But how many times can you lose your virginity and still remain a virgin? The reactions after the attack on Friday show that official Sweden has learned its lesson and knows very well that it is a country just like any other, far from a protected Bullerby idyll.

It is only three weeks since SÄPO, the Swedish security police, presented a report saying that there was a high probability for an attack such as the one in Stockholm. The police have in fact been training for exactly this scenario. So, no one was really surprised when it happened. Instead all the prepared plans were methodically implemented, which resulted in a lockdown of large areas of downtown Stockholm.

Simultaneously, the hashtag #OpenStockholm spread through the social networks Swedes are so fond of. Ordinary Stockholmers were opening their houses and apartments for those who couldn't get home when trains and subways stood still: a charger for the smartphone, a place at the dinner table, a sofa to crash on...

This openness has made the people of Stockholm proud – rightfully so. It's an attitude that is far from naïve, on the contrary, it is part of an utterly pragmatic worldview. The goal of the terrorists is maximum polarization, to divide societies and force people to take sides in a war that leaves no room for anything other than that war. The terrorists want to eliminate the spaces in-between.

At that moment, just a breath or two after the attack: a defiant willingness to help and a fundamental openness towards the other, the stranger. That is an act of resistance.

However, it would indeed be naïve to believe that such a horrifying act of violence as last week's attack will leave no trace on politics and society. Populists of all colours know how to make use of images of terror and fear.

"Finally," tweeted Alexandra Brunell, secretary of Jimmie Åkesson, after the last attempt on Drottninggatan back in 2010. Åkesson is the leader of the xenophobic Sweden Democrats, who occupy 49 seats in the Swedish parliament, which amounts to 14 percent. A suicide bomber on the streets of Stockholm was, according to his secretary, above all regarded as a political opportunity. That tweet might have been denounced as shameful, but there will no doubt be those who want to capitalize on this attack as well.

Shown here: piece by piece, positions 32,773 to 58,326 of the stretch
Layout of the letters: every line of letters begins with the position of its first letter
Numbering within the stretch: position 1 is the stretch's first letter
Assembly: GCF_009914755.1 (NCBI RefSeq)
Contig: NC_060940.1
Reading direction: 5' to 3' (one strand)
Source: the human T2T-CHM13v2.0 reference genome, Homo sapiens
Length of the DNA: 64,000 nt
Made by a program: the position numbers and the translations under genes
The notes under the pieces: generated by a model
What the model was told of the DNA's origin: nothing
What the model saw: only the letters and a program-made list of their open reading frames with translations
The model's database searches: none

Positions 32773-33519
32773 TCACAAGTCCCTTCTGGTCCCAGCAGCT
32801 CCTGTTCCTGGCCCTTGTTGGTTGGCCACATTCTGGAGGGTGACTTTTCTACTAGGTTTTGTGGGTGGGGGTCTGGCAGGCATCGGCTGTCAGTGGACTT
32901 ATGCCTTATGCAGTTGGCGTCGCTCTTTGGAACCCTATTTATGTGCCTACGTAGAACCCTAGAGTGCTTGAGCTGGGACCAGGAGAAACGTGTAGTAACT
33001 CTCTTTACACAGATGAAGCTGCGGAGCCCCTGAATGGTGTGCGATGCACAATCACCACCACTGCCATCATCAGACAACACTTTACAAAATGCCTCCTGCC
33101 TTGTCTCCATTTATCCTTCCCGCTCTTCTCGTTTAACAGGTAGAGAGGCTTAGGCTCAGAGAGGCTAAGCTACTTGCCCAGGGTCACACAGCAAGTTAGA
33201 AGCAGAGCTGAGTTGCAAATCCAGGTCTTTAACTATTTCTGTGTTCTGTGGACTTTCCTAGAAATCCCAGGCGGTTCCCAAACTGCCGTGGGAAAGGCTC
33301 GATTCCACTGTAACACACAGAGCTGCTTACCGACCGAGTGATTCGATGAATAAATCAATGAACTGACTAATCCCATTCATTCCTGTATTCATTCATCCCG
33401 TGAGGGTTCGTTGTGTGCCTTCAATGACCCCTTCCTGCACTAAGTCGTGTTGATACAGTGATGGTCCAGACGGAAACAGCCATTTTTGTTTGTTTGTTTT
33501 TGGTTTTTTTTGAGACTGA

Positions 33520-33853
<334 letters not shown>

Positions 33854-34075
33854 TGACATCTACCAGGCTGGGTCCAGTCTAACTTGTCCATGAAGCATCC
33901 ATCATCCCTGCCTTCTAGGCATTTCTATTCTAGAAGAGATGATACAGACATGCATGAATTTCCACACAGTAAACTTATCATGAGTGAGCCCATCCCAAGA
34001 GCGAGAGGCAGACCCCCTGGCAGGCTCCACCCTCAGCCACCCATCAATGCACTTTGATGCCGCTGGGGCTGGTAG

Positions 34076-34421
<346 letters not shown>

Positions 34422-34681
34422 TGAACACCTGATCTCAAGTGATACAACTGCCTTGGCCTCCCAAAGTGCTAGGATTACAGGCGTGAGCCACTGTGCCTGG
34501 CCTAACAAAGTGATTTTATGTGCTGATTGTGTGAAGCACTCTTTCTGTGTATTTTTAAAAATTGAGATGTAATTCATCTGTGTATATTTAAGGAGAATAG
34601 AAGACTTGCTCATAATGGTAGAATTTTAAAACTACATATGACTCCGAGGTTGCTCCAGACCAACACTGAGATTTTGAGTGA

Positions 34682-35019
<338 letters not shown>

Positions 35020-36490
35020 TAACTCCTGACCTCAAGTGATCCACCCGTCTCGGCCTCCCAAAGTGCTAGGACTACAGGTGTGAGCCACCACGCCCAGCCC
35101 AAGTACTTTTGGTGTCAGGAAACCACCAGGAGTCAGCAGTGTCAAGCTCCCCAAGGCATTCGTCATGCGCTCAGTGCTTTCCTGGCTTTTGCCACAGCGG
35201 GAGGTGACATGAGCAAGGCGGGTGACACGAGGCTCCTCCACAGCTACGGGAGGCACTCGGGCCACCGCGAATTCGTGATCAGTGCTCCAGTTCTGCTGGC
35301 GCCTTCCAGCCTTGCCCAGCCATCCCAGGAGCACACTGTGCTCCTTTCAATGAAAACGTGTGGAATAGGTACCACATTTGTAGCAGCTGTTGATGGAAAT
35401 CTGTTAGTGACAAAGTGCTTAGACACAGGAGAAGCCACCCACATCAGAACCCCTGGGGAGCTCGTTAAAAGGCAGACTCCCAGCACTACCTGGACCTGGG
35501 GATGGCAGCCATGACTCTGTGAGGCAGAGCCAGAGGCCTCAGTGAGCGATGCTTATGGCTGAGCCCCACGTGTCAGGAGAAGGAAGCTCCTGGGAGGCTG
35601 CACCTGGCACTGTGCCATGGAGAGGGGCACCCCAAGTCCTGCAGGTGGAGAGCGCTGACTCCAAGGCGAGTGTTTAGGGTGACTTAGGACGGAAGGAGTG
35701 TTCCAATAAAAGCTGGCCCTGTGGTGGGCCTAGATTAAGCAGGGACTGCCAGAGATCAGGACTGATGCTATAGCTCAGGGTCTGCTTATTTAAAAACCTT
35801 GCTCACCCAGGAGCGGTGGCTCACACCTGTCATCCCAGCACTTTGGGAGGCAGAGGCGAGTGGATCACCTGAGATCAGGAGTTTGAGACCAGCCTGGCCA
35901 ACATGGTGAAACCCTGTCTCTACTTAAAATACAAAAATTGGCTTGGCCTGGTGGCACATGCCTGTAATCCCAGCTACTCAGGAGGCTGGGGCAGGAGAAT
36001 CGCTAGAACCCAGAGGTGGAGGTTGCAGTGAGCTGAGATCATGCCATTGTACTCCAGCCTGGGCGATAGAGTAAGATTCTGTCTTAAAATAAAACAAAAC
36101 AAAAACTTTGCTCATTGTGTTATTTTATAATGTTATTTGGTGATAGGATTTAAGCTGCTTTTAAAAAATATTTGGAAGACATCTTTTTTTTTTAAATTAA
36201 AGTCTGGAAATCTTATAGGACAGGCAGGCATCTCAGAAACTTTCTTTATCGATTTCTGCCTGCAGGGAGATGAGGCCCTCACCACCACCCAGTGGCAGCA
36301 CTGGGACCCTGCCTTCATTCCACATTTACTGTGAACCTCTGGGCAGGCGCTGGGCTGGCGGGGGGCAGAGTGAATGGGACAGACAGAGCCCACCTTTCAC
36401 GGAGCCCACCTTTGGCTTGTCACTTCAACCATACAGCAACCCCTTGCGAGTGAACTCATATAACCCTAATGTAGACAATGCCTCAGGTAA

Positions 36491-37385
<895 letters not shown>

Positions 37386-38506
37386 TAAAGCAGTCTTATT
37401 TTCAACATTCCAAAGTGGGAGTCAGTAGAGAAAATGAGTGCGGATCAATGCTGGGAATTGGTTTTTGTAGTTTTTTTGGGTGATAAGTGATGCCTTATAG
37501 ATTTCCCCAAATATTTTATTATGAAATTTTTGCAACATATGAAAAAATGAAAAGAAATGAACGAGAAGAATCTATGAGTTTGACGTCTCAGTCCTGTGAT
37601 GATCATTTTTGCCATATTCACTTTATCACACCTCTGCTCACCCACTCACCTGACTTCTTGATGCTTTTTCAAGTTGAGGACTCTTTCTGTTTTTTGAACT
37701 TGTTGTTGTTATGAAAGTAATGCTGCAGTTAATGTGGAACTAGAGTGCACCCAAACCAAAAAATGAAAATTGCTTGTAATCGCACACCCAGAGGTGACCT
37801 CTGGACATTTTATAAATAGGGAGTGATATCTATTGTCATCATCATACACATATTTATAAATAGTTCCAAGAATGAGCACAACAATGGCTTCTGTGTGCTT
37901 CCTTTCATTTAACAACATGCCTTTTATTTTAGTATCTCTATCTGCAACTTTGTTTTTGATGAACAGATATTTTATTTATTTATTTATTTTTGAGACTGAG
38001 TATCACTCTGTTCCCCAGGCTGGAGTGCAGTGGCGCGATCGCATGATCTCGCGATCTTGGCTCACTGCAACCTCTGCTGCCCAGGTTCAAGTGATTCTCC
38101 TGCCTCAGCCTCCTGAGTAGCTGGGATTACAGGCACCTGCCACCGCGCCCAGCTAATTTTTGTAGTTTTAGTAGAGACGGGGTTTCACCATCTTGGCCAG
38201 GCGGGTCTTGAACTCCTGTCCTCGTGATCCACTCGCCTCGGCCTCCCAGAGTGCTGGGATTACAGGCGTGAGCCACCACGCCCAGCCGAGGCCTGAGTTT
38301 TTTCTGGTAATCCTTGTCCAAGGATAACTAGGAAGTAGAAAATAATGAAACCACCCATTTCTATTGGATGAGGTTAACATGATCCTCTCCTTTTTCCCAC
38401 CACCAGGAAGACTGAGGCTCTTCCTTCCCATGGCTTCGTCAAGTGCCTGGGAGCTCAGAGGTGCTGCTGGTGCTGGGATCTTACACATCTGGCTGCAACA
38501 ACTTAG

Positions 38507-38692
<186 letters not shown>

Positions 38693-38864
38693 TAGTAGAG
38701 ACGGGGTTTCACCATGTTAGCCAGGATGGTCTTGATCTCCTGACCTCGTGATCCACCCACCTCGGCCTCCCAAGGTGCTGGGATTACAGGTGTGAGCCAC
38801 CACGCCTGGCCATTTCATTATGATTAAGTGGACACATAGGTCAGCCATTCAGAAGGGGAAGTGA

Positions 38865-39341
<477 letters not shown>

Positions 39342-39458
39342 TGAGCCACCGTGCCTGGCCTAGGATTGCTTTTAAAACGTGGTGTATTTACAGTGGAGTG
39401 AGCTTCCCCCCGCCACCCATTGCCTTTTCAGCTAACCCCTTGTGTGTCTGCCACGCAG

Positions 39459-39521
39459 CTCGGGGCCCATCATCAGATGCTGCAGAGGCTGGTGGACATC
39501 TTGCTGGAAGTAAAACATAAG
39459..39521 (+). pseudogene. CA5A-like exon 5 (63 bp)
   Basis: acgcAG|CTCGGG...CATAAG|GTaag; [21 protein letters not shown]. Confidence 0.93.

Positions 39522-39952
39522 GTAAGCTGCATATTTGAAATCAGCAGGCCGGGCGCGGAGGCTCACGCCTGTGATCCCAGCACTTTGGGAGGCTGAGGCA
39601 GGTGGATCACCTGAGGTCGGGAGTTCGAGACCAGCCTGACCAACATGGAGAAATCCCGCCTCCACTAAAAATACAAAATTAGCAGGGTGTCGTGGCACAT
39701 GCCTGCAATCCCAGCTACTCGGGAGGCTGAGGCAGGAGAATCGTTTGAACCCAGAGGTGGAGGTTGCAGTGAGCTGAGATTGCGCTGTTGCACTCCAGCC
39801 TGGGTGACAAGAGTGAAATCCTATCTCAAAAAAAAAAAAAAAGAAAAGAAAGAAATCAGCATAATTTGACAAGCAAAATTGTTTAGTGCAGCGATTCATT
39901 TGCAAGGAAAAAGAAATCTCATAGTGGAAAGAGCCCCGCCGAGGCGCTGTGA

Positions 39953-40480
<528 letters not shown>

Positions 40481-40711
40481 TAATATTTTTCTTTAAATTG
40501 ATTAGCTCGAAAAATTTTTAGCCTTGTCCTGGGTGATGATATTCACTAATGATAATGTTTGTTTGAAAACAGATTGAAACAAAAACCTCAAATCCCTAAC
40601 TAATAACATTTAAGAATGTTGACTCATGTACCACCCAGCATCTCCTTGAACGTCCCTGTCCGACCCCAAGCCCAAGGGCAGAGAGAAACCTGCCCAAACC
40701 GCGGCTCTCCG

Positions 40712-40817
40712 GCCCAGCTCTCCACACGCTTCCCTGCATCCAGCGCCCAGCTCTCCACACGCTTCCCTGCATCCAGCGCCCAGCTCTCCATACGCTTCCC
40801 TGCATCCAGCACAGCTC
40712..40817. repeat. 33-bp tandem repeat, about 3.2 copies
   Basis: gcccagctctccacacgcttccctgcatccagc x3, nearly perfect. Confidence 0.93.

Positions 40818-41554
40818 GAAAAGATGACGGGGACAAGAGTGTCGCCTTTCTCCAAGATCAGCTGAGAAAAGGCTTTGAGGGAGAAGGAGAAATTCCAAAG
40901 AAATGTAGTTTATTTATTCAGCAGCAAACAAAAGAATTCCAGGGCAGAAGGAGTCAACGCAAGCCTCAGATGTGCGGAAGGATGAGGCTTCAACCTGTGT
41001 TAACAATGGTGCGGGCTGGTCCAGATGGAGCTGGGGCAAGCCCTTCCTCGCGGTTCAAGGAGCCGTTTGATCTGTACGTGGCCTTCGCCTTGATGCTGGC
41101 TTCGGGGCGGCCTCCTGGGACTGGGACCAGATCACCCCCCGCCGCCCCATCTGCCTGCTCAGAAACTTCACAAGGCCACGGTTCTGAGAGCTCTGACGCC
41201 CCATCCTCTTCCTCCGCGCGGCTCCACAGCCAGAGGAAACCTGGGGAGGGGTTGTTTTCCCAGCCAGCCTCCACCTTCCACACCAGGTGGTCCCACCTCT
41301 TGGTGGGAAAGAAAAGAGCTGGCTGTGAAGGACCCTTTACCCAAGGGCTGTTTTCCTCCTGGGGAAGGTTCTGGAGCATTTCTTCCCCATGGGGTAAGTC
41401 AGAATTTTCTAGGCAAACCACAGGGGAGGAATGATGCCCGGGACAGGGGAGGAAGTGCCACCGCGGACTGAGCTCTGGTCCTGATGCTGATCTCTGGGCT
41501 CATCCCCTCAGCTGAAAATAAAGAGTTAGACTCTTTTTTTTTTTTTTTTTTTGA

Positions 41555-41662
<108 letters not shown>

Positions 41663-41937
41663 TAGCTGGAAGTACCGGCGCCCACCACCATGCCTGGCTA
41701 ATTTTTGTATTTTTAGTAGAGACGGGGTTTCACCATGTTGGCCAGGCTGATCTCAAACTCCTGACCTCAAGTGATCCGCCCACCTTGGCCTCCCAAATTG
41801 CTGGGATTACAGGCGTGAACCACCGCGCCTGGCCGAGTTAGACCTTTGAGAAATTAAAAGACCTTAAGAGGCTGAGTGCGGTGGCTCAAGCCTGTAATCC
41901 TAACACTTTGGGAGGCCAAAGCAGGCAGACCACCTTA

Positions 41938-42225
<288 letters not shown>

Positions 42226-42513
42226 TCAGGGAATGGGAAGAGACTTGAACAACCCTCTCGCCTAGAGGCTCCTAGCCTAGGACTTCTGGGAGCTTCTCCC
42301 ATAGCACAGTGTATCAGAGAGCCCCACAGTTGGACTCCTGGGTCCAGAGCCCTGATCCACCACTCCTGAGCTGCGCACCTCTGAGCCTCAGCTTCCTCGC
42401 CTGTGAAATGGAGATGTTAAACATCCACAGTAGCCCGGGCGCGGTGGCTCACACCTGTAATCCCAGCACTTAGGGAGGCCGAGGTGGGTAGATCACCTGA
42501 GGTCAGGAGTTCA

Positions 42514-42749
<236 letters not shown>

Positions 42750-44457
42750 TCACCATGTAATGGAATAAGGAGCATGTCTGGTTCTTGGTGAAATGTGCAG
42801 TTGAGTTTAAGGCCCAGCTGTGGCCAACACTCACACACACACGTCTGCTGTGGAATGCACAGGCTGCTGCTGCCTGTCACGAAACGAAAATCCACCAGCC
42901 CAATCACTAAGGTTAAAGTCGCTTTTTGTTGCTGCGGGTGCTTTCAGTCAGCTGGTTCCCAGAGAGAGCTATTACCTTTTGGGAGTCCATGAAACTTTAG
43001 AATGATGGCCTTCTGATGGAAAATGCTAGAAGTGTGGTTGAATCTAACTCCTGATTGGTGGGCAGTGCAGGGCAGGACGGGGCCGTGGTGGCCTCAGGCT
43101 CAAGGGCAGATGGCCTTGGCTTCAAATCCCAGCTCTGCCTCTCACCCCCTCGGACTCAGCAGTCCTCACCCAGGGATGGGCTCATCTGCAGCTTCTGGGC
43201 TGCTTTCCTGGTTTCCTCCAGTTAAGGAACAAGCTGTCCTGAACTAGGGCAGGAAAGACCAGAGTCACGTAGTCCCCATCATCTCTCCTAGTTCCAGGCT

So far, most leading politicians have refrained from making any immediate political points on the attack. How long will it stay that way? Just like the perpetrator in Berlin, Anis Amri – a Tunisian who had applied for asylum in Germany – the suspect in the Swedish case, the Uzbek Rakhmat Akilov, faced expulsion. He applied for a residence permit on 10 November 2014. The application was rejected on 15 June 2016, which led Akilov to go underground. The discussion about the inefficient implementation of expulsion orders has just started.

Next autumn Sweden will have parliamentary elections, but already today, the Sweden Democrats exert – just like similar parties in other countries – considerable influence on Swedish politics, as other parties tend to adopt parts of their agenda, hoping this will make some of the voters come back. Not long ago Sweden received more refugees than any other EU country – by far. Today Sweden has some of Europe's most restrictive asylum and immigration laws – introduced by a red-green government.

Will the attack on Drottninggatan in Stockholm change Sweden? Yes, probably. But not as much as many seem to believe. Because the change they have in mind has already taken place.

Will the image of Sweden change? Perhaps. It would be high time.

Factual or translation error? Tell us.